SAN JOSE, Calif. (CN) – A federal judge will hold a hearing Friday on Apple’s unopposed offer to refund parents whose children made unauthorized iTunes purchases.
The consolidated class action arose after several parents received iTunes bills for purchases their children had made while using applications on their Apple devices.
Garn Meguerian filed the first of the complaints in April 2011, claiming that Apple made “millions of dollars of ill-gotten gains” by selling game currency to children via so-called “free” apps.
Apple requires a password to download applications and buy game currency through its devices and retail outlets, but a user has 15 minutes to buy stuff once the password is entered before being prompted again, according to Meguerian’s complaint.
“This practice enabled minors to buy Game Currency, in one click sums of $99.99 or more, without entering a password, causing Apple to pocket millions of dollars from such Game Currency transactions with minors and without the authorization of their parents, whose credit cards or PayPal accounts are automatically charged for the purchases,” according to the complaint.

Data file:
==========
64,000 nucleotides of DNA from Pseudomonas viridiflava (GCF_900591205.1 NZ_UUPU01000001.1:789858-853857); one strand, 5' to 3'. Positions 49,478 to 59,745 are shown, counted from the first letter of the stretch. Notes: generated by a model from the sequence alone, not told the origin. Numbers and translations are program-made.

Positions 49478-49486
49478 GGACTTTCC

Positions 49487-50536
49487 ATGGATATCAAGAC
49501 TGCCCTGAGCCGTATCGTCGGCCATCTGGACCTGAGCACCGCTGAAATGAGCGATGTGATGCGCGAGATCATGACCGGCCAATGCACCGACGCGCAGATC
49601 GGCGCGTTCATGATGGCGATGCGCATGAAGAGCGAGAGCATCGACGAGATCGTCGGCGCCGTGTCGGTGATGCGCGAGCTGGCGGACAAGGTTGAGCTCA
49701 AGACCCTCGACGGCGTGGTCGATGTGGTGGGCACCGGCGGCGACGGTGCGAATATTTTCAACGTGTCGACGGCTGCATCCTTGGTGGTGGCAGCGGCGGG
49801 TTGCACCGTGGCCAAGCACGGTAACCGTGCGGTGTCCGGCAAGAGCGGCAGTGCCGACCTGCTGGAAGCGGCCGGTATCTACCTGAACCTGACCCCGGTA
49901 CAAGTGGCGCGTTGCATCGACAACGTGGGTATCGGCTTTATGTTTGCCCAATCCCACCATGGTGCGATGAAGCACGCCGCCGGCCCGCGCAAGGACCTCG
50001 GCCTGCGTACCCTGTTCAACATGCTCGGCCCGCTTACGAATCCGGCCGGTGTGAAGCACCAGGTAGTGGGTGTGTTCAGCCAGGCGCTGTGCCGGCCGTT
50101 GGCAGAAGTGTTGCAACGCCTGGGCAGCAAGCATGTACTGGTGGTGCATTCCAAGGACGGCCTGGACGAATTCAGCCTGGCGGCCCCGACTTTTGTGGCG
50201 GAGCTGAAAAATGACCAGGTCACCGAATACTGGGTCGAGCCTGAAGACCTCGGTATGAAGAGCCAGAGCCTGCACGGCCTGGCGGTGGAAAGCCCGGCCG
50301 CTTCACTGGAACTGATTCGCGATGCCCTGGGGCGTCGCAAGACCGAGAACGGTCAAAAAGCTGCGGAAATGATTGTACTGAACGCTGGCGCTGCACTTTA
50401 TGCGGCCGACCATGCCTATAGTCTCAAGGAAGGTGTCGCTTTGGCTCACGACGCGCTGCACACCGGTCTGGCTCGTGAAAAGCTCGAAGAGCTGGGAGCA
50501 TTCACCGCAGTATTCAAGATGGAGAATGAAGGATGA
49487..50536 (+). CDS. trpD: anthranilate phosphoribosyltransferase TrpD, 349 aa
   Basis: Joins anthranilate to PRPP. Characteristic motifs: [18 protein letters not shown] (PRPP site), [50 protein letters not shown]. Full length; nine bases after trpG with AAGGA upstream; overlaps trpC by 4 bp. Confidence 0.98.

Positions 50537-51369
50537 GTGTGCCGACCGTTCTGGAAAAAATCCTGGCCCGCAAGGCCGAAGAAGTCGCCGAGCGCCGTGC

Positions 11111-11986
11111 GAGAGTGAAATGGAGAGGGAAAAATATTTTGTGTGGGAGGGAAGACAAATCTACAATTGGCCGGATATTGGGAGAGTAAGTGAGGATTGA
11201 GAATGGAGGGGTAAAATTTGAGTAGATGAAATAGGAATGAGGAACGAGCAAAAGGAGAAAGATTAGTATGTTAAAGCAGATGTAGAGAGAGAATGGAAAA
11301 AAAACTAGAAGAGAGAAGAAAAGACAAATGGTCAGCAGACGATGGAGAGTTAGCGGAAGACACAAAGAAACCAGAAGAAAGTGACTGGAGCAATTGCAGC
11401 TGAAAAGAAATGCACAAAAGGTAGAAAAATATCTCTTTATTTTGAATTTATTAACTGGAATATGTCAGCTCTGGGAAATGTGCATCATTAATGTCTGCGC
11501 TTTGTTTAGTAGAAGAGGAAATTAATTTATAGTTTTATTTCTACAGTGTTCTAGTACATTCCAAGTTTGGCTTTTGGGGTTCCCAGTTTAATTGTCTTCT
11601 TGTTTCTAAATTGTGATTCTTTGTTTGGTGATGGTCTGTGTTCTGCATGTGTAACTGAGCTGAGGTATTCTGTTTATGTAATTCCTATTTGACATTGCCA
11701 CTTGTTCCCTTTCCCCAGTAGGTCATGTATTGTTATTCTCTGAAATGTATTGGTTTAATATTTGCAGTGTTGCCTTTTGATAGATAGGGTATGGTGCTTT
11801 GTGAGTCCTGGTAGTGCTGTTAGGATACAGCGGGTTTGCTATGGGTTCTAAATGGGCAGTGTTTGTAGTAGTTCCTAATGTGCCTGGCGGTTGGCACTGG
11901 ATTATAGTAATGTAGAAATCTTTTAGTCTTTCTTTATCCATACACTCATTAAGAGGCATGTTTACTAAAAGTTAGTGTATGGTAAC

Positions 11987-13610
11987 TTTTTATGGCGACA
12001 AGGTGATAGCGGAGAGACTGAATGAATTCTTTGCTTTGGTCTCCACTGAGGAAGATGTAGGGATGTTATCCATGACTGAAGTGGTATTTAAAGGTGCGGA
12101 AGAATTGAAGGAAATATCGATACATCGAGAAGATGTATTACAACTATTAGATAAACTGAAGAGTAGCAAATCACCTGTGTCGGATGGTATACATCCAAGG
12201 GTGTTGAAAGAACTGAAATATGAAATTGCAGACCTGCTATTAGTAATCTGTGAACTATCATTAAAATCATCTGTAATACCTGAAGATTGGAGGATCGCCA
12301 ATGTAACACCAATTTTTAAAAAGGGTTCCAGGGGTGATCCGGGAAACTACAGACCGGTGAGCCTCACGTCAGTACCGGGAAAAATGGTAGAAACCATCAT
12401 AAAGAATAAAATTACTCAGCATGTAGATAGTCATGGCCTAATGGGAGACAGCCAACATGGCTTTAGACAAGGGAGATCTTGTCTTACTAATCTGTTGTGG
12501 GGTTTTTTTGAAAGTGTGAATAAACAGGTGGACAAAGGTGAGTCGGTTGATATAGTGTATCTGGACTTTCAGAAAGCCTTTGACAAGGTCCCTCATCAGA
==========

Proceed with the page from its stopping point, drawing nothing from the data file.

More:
Though Apple began requiring the entry of a password for all individual transactions in early 2011, and warning users that “free” games may contain in-app content for sale, Apple allegedly continued selling Game Currency to minors.
One of the games at issue was “Smurfs’ Village,” according to the complaint. The alleged purpose of the game is to create a “virtual village,” and “the construction process is greatly sped up by the purchase of ‘Smurfberries,’ Game Currency that costs real money.”
The complaint cited a news story that reported on one “young gamer” who spent $1,400 on Smurfs currency.
Meguerian’s 9-year old daughter allegedly bought $200 worth of game currency to play “free” games, including “Zombie Café,” “Treasury Story” and “City Story.”
He and the other lead plaintiffs asked the court last week to approve a settlement that requires Apple to provide $5 iTunes credits to class members who claim a minor bought in-game items without their knowledge or permission. If a child spent more than $5, Apple will offer a credit for that amount. A cash refund will be offered in lieu of iTunes credit if the amount a child spent tops $30.
If approved, the settlement could result in Apple issuing refunds to more 23 million iTunes users who made purchases within one or more of the qualifying games.
U.S. District Judge Edward Davila will consider the motion Friday morning.
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